Warren Buffett wrote the following in the 1997 Berkshire Hathaway (BRKa) shareholder letter:
If you plan to eat hamburgers throughout your life and are not a cattle producer, should you wish for higher or lower prices for beef? Likewise, if you are going to buy a car from time to time but are not an auto manufacturer, should you prefer higher or lower car prices? These questions, of course, answer themselves.
But now for the final exam: If you expect to be a net saver during the next five years, should you hope for a higher or lower stock market during that period? Many investors get this one wrong. Even though they are going to be net buyers of stocks for many years to come, they are elated when stock prices rise and depressed when they fall. In effect, they rejoice because prices have risen for the "hamburgers" they will soon be buying. This reaction makes no sense. Only those who will be sellers of equities in the near future should be happy at seeing stocks rise. Prospective purchasers should much prefer sinking prices.
Now, consider this headline from yesterday:
US Stocks Soar In Global Market Rally As Investors Cheer European Pact
Well, a trader who is long may want to cheer but certainly not an investor.
Anyone investing for the long haul should logically cheer just the opposite. More from the letter:
For shareholders of Berkshire who do not expect to sell, the choice is even clearer. To begin with, our owners are automatically saving even if they spend every dime they personally earn: Berkshire "saves" for them by retaining all earnings, thereafter using these savings to purchase businesses and securities. Clearly, the more cheaply we make these buys, the more profitable our owners' indirect savings program will be.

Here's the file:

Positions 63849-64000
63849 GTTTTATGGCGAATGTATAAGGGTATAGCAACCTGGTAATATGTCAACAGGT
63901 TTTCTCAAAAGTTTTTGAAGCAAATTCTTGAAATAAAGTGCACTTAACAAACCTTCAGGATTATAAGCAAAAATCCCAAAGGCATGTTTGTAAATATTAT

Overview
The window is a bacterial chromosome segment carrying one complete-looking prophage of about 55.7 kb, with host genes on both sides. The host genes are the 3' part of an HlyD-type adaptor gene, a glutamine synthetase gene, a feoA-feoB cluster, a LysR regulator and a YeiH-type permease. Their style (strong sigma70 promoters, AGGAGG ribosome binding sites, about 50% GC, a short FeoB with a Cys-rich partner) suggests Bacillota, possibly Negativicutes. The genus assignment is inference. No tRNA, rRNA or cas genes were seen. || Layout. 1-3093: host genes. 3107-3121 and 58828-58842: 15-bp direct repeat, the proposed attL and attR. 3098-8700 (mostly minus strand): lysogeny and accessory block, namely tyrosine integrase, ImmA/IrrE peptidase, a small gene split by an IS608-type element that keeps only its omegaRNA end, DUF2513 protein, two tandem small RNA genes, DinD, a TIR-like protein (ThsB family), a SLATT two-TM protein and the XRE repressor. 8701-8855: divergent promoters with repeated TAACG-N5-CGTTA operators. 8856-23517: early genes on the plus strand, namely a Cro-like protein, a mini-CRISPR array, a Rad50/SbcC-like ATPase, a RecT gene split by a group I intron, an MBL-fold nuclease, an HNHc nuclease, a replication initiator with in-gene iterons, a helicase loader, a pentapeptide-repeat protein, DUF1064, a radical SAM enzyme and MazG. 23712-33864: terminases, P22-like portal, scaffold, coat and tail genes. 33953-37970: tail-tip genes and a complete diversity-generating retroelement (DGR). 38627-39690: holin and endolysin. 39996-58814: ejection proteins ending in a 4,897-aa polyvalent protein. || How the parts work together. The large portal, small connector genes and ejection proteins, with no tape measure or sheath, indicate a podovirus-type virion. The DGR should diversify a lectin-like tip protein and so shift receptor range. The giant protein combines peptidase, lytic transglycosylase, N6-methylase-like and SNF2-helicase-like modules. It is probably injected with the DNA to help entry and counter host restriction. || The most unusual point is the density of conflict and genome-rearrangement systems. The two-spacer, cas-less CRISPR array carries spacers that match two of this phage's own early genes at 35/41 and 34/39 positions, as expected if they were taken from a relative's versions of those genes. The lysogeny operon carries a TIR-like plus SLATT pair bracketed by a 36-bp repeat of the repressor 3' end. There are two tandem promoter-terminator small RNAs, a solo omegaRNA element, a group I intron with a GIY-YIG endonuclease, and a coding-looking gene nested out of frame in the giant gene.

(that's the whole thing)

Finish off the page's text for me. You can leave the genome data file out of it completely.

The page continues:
Furthermore, through Berkshire you own major positions in companies that consistently repurchase their shares. The benefits that these programs supply us grow as prices fall: When stock prices are low, the funds that an investee spends on repurchases increase our ownership of that company by a greater amount than is the case when prices are higher. For example, the repurchases that Coca-Cola, The Washington Post and Wells Fargo made in past years at very low prices benefitted Berkshire far more than do today's repurchases, made at loftier prices.
At the end of every year, about 97% of Berkshire's shares are held by the same investors who owned them at the start of the year. That makes them savers. They should therefore rejoice when markets decline and allow both us and our investees to deploy funds more advantageously.
So smile when you read a headline that says "Investors lose as market falls." Edit it in your mind to "Disinvestors lose as market falls -- but investors gain." Though writers often forget this truism, there is a buyer for every seller and what hurts one necessarily helps the other. (As they say in golf matches: "Every putt makes someone happy.")
We gained enormously from the low prices placed on many equities and businesses in the 1970s and 1980s. Markets that then were hostile to investment transients were friendly to those taking up permanent residence.
The S&P 500 index has rallied from a low of 1,074.77 to a close of 1,284.59 yesterday, a 19.5% move off the intraday bottom on October 4th.
Many individual stocks are up much more from their recent lows.
At what level is it easier to find undervalued equities and make a long-term investment in shares of a good business?
The answer is obvious yet, for whatever reason, when it comes to stocks it is rising prices that get "cheered".
With everything else, from buying burgers to cars, it is falling prices that get the favorable reaction.
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